Schools contemplating allowing their staff to be armed would be well-advised to take proper steps to ensure all their policies have been thoroughly considered, adopted and communicated to those affected.
In addition, where applicable, risk managers should review their coverages under their commercial general liability, workers’ compensation, law enforcement professional or special law enforcement policies, since these are among the policies most likely to be impacted by potential claims.
Given the reported increase in school related shootings, concern has grown over the wide range of legal theories plaintiffs may potentially bring against the school in cases where a student or another teacher sustains an injury arising from the school’s decision to permit school staff to carry guns. Among many of the possible causes of action that have been proffered against the school in such situations are the following:– Negligent failure to warn– Negligent failure to train and/or supervise– Violations of State Constitution (in states where available)– Violations of state laws intended to regulate guns in schools, such as those described above– Violations of more general state statutes regulating gun possession or school safety.
Any assessment of the viability of state tort claims would need to include the impact of the applicable Tort Claims Act, which could limit or even eliminate the liability of a state or municipal entity. It is possible that plaintiffs may attempt to bring claims under Federal law in an effort to avoid the hurdles imposed by the state’s Tort Claims Act.
According to Dennis Van Roekel, the 2014 National Education Association President, “Lawmakers at every level of government should dismiss this dangerous idea (of arming educators) and instead focus on measures that will create the safe and supportive learning environments our children deserve.” Many educators note that long term sustainable school safety requires a commitment to preventative measures. These measures can include altering the school environment both culturally and physically. Culturally, it has been suggested that schools can enhance their anti-bullying programs and expand their mental health services. A 2014 study of 15,000 US high school students revealed that victims of bullying are twice as likely to carry guns or other weapons to school.
Physically, schools have many options to enhance security such as:
- Employ school security personnel
- Employ commissioned peace officers
- Expand or establish a district police department
- Hire a private security company
- Increase surveillance measures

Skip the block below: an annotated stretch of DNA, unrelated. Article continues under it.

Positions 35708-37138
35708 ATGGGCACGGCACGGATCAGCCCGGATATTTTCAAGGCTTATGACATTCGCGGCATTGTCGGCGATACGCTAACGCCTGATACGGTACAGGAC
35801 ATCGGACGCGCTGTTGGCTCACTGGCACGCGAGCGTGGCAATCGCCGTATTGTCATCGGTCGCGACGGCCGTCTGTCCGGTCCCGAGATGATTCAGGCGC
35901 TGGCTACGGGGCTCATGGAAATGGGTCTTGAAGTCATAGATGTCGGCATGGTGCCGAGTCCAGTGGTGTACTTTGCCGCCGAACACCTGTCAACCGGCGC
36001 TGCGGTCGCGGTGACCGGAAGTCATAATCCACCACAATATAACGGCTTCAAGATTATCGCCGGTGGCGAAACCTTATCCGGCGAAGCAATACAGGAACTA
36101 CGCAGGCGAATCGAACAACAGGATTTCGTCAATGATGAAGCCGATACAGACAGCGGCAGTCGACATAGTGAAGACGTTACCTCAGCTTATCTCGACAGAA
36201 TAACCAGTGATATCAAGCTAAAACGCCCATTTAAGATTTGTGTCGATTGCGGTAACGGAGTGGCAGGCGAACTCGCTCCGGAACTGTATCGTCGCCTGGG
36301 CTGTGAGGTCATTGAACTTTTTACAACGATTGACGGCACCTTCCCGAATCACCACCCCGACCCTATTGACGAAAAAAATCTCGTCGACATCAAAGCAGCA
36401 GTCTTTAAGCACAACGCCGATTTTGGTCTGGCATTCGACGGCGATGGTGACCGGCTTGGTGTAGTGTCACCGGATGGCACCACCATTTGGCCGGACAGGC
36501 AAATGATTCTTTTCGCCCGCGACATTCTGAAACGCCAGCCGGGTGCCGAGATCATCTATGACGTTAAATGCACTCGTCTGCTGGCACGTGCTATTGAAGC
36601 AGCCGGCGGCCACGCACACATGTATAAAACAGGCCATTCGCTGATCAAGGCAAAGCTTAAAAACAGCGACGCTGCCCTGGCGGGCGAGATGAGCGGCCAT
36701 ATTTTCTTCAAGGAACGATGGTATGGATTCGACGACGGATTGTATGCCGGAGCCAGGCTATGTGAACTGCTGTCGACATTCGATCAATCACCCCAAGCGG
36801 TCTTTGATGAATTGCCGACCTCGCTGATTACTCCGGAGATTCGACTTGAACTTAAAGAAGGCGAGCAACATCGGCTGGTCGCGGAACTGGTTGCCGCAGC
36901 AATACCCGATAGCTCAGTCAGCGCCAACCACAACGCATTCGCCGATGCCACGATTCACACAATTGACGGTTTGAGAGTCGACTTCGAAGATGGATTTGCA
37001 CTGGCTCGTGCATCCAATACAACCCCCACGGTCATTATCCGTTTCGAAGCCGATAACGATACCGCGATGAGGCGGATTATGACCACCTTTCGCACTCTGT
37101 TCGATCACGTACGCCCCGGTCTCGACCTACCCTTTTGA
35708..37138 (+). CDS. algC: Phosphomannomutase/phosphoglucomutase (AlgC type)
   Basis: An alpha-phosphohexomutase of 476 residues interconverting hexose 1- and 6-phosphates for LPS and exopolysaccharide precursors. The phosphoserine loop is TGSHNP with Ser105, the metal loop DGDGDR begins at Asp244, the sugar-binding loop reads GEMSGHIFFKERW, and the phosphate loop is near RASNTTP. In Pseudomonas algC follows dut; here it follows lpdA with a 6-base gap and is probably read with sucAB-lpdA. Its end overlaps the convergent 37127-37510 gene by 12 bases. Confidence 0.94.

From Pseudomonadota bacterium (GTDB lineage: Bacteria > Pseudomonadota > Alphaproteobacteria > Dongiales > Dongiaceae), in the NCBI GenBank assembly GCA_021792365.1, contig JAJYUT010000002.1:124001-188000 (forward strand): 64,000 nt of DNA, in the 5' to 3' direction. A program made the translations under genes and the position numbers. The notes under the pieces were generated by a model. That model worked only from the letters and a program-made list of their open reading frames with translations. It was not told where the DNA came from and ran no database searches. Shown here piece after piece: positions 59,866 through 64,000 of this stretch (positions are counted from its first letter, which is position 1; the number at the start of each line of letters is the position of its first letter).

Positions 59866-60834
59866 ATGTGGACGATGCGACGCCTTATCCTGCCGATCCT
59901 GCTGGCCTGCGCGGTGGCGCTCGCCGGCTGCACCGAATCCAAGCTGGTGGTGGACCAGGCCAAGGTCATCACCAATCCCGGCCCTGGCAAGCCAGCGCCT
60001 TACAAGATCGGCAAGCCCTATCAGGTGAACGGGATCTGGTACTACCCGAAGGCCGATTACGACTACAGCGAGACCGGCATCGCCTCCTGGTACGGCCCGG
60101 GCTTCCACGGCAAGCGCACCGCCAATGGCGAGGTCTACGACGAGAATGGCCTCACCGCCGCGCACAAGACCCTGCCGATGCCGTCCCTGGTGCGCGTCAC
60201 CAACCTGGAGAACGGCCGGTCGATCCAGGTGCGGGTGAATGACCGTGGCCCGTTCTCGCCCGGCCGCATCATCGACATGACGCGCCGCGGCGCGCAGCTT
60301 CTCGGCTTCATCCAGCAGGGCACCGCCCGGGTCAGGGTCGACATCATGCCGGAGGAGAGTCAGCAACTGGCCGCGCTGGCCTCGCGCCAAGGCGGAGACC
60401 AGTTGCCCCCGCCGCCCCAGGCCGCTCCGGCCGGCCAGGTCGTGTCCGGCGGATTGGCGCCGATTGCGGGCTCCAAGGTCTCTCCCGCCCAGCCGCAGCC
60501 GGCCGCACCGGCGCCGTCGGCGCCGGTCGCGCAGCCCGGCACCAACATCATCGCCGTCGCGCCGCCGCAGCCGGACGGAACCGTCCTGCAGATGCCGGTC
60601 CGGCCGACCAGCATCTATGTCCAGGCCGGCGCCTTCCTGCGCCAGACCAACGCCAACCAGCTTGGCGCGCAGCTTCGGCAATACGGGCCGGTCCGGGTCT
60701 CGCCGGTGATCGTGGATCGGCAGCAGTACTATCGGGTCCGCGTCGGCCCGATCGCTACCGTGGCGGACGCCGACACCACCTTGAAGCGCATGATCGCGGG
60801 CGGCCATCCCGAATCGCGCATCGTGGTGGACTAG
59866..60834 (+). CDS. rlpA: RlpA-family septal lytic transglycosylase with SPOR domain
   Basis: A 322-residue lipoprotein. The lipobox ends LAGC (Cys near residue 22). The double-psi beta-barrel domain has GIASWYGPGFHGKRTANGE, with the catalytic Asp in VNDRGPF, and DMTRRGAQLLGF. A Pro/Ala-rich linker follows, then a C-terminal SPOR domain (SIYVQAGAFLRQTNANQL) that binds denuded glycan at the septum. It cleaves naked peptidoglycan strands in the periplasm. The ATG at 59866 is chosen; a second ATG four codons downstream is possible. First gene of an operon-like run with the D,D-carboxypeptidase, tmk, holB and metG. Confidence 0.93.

- Install metal detectors
- Install locks on the inside of classroom doors
- Ensure two way communications with administrators’ offices
- Use trained dogs
- Conduct routine searches
- Institute strict visitor policies and practices
- Conduct routine focused “emergency drills” (i.e., lockdown or intruder exercises)
The FBI recommends that school administrators educate their staff in recognizing warning signs of potential threatening behavior and encourage staff members to report it immediately. While no two threats of violent actions are alike, the FBI notes that students who display a number of behavioral warning characteristics are more likely to carry out their threats. The FBI’s report entitled, “The school shooter: A threat assessment perspective” has outlined the following warning signs administrators should be aware of:
- Reveals intentional or unintentional thoughts and feelings that may signal impending violent acts
- Exhibits a dramatic change in behavior
- Poor coping skills (low tolerance for frustration/lack of resiliency)
- A failed love relationship
- Inability to let go of perceived wrongs
- Signs of depression
- Dehumanizes others/lacks empathy
- Exaggerated sense of entitlement or superiority
- Pathological need for attention
- Externalizes blame
- Anger management issues
- Masks low self esteem
- Lacks trust
- Closed social group
- Drawn to inappropriate role models
- Intolerant towards certain groups of people (rigid and opinionated)
- Unusual interest in sensational violence or violent entertainment
- What are the laws in the state(s) regarding arming school staff with guns?
- What are the concealed and carry laws in the state(s)? Does the law permit carrying concealed weapons in public schools? If so, does the school district have a policy in place to address this practice?
- Has the school considered other measures such as enhancing the anti-bullying policy, improving mental health resources and educating staff to recognize signs of potential threatening behavior to change the culture of the school, before permitting school staff to carry weapons?
- Prior to instituting a policy for staff to carry guns, has the school considered hiring school resource officers (SROs) or a private security company, installing metal detectors or establishing or expanding a district police department?
- Does the school board have appropriate policies and procedures in place governing the carrying and the use of firearms by school staff? How often are the policies and procedures reviewed with staff?
- What type of “use of force continuum” has the school district established for the staff to follow?
- Is the school’s definition comparable to standards held for police officers and other public safety officers?
- If the staff carries their own personal weapons, what level of responsibility does the school board and administrators retain to ensure that the firearms being carried are functional and adhere to safety standards at all times?
- What type of firearms training does the school district provide on a regular, ongoing basis to staff members permitted to carry guns? If an outside firm is being used to train staff, has the proper due diligence been conducted to ensure the quality and effectiveness of these training programs?
- How often are these training programs re-evaluated?
- How is the school district prepared to prevent and/or manage situations where firearms are lost, stolen or misplaced while on school grounds?
- Has the school taken any steps to reduce the risk of a staff member being intentionally disarmed by a student or other person?
- Is there a documented plan in place to manage an accidental shooting?